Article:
At 0656, the American admiral ordered all six carriers to launch aircraft for bombing and tor-pedo strikes on the Jap fleet. At 0657, he ordered his carriers to throw up all possible smoke from their stacks and for his destroyers and destroyer escorts to whip up and lay all the smoke they could generate. The fog and smoke collided above the rolling sea, placing a shroud from the water to the dark clouds above, reducing the visibility of the attacking Jap navy. Heavy rain squalls abounded in the area. In the gloom the silhouettes of the tiny American destroyers looked to Japanese observers similar to those of Baltimore-class heavy cruisers. Kurita did not recognize how small and vulnerable the American force was.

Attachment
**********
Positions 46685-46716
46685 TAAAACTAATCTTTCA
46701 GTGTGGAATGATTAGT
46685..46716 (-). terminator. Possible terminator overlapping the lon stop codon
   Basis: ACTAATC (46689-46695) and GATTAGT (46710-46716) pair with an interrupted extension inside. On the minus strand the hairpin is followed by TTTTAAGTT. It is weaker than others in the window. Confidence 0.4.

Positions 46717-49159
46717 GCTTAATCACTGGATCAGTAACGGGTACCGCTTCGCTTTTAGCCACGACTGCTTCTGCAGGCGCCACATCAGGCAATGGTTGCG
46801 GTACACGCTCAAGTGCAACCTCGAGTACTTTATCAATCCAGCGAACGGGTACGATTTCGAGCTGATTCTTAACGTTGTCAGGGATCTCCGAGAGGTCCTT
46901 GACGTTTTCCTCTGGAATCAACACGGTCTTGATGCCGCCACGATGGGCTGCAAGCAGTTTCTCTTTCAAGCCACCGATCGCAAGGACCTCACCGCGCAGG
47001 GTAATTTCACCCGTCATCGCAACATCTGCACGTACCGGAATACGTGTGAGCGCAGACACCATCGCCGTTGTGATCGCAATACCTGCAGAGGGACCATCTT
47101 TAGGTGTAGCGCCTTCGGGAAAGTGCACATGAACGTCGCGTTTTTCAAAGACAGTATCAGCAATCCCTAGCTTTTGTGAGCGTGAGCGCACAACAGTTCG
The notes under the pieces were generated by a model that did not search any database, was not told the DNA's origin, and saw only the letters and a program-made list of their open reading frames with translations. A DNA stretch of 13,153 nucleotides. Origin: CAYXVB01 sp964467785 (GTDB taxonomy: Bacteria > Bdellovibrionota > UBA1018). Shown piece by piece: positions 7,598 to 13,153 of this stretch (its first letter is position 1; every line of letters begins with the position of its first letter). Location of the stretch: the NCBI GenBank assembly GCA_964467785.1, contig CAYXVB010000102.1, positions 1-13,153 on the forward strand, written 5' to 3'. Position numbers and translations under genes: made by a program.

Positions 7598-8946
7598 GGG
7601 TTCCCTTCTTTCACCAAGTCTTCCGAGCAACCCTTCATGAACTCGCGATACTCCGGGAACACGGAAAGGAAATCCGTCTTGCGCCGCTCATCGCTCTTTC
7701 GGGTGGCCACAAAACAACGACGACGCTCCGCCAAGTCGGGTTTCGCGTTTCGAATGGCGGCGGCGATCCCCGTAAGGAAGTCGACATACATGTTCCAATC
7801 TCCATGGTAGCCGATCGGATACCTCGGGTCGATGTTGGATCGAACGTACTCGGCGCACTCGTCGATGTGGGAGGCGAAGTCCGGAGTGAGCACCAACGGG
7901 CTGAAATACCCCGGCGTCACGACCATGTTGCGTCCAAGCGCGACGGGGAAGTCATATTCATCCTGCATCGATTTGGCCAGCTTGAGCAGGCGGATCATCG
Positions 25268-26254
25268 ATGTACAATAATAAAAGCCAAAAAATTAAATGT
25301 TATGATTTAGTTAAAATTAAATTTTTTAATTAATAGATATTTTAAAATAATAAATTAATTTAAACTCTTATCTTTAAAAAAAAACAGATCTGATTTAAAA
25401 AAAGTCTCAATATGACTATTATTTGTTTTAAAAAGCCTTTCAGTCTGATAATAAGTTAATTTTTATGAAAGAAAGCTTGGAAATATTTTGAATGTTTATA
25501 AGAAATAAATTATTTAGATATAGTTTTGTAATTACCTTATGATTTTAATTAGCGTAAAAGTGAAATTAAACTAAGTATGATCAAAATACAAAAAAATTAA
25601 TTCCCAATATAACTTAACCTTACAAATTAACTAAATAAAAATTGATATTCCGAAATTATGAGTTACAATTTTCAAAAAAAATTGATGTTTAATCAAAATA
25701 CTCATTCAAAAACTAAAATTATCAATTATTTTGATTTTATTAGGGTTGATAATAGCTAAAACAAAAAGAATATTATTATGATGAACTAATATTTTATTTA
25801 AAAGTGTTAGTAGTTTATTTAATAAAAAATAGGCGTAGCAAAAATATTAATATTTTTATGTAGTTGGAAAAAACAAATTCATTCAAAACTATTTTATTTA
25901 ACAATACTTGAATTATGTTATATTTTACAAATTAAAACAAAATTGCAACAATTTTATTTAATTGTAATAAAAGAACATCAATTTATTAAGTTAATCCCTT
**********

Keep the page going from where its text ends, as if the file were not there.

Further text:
At 0659, the huge battleship Yamato began shelling Taffy 3 with its 18-inch powerhouse guns, the largest ever mounted on any warship, from twenty miles away, hurling salvos of 3,500 pound armor-piercing shells. Seconds later, the first salvos splashed near the escort carriers USS White Plains and USS St Lo. Admiral Sprague knew that within minutes his undermanned task force faced annihilation. He had also noticed Kurita had given total tactical control to each of the 22 captains in his fleet and the Jap ships were like individual killer wolves away from the pack, each on its own.

The attackers drew closer, firing torrents of heavy shells. The sea was boiling with Japanese shell splashes. Sprague decided to engage the enemy with unorthodox, desperate measures.
He decided to send his three destroyers to almost certain destruction straight into the battle line of the Japanese cruisers and battleships on a likely suicidal torpedo run.

¨DAll small boys (destroyers) go in and launch torpedo attack!